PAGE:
Elizabeth Dick '00
It started as an effort to motivate 67 seventh- and eighth-graders, many of whom really didn't want to be in the Western Reserve Middle School choir.
Six months later, in March 2010, they were in the "World's Largest Concert" video, representing one of only 30 or so schools whose choirs were chosen to appear.
And what will they do for an encore? "Try to do it again this year," says choir director Elizabeth Dick, a 2000 Bluffton alumna in music education. "That's our goal, to get accepted again."
Before she arrived in 2008, there was no middle school choir at Western Reserve, a small school district about 20 miles west of Youngstown, Ohio. And when the program was added that year, it was part of a requirement that seventh- and eighth-graders take either band or choir.
That first year, when she had her choir sing along with a DVD of the World's Largest Concert—produced annually since 1985 by MENC: The National Association for Music Education—the middle schoolers were less than impressed, she recalls.
Last fall, thinking that having a goal would make the group better, she took a different tack. The teacher told her students they would look through the MENC music, pick two songs to practice and submit a proposal to the association in hopes of being picked to be in the video.
They chose the national anthem and "Koinobori," a Japanese folk song about carp-shaped wind socks traditionally flown to celebrate Children's Day, a national holiday. The students thought streamers and paper dragons would be interesting additions to their rendition of "Koinobori," and an MENC committee apparently agreed, selecting Western Reserve's choir as one of several to appear in the montage video of the song.
In December, a choir mom taped the performance in the middle school gymnasium. When the finished video, including a roughly 30-second clip of the choir, was shown there three months later, "the gym just went wild," Dick says.
In addition to providing an incentive to work harder, the experience changed some of the students, making them more excited about choir, she says. "For them to know they were going to be shown around the world, that was really something big to them," explains the North Lima, Ohio, native, who helps the high school marching band along with teaching K-8 general music.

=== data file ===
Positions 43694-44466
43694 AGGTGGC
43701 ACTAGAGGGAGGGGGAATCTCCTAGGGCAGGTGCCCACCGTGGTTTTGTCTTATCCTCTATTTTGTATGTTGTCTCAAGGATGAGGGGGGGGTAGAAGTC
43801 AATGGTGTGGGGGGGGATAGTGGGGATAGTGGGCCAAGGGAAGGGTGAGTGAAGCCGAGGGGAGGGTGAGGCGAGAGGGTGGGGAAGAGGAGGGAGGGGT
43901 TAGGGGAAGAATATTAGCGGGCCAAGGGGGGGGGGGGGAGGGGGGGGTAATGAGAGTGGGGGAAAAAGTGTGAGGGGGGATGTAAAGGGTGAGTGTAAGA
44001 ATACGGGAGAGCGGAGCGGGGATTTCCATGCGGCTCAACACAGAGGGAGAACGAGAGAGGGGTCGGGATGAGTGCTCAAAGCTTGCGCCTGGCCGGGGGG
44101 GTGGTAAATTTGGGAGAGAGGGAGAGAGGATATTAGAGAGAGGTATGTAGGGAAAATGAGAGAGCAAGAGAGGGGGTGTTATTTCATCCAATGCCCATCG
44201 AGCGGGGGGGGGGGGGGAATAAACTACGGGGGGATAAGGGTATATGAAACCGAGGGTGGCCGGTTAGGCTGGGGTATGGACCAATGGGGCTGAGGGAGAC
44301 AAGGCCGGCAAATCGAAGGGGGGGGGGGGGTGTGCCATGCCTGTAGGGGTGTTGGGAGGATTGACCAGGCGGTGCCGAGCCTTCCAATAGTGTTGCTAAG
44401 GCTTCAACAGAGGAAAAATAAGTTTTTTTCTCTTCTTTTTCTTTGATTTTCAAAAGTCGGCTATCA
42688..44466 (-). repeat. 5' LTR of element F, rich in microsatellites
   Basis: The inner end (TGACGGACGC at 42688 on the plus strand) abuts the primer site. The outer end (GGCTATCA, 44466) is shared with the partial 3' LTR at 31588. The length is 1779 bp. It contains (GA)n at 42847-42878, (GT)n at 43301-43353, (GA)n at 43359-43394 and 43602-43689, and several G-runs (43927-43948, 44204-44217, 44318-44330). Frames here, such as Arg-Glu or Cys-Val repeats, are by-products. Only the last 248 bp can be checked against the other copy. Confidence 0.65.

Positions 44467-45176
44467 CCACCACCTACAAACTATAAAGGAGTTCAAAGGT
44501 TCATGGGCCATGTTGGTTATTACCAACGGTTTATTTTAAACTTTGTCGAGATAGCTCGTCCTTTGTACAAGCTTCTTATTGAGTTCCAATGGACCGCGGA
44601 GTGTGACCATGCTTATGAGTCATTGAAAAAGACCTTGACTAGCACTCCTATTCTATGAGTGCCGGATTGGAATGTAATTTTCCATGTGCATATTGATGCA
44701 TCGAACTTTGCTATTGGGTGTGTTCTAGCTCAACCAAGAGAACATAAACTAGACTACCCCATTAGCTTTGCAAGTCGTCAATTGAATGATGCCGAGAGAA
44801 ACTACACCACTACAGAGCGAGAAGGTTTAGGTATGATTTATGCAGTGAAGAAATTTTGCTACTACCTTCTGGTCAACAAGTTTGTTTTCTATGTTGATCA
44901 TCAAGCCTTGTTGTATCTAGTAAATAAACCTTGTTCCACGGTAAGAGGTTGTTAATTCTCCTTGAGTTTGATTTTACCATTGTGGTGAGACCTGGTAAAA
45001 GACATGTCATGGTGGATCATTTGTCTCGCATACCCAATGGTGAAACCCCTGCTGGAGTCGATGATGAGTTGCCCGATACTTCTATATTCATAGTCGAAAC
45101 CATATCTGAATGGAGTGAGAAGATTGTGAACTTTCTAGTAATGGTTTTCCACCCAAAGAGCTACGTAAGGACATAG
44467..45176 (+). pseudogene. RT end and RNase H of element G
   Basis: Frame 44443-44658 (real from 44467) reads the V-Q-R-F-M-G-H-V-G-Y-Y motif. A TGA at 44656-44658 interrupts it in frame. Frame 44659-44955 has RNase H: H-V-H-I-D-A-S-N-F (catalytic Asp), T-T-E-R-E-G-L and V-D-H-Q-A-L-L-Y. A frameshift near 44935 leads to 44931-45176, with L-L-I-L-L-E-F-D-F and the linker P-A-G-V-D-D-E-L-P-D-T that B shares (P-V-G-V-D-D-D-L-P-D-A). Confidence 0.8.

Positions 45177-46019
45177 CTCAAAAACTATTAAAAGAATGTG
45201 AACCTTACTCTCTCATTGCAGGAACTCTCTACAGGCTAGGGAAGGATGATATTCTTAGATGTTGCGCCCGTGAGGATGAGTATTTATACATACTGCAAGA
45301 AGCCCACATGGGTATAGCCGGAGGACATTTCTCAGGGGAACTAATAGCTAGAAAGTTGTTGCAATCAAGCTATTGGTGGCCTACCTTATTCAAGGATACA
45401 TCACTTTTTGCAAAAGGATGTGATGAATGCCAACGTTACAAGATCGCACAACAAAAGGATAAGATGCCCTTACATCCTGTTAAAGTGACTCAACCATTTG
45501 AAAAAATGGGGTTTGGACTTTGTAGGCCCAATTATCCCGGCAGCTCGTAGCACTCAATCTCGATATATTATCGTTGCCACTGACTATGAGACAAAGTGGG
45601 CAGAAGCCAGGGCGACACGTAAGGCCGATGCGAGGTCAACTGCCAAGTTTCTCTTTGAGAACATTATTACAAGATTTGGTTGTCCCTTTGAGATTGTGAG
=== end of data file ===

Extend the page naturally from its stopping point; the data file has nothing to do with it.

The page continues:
But the biggest change, she adds, might be in the strictly voluntary high school choir, which had only 16 members last year but has 37 signed up to sing in 2010-11. A number of them had to be in choir as middle schoolers the last two years, "but they got there, and now they like it," notes Dick.
Her choir's video appearance was only part of a satisfying school year in 2009-10. In August 2009, she was notified that a tip she had submitted to composers Jill and Michael Gallina would be included in "Puttin' on the Kidz," their book about staging middle and high school musicals. The book, with her tip—about using freezer ice pops as a reward to helpful students as well as a remedy for tired, scratchy throats—was published in April 2010.
Dick decided on a music education career the summer before her senior year of high school. Attending a flute camp at Ohio State University, "I realized at the final concert that this wasn't something I wanted to give up," she remembers. "It was almost like God said, 'This is it. This is something you've had too much fun not to do.'"
Looking to pursue her degree at a small, Christian college, she settled on Bluffton after visiting campus and meeting with music faculty and music majors, who "seemed like the kind of people I wanted to spend four years with," she says.
Ten years after graduation, she doesn't regret her decision. "I got a wonderful education at Bluffton, especially in the music department."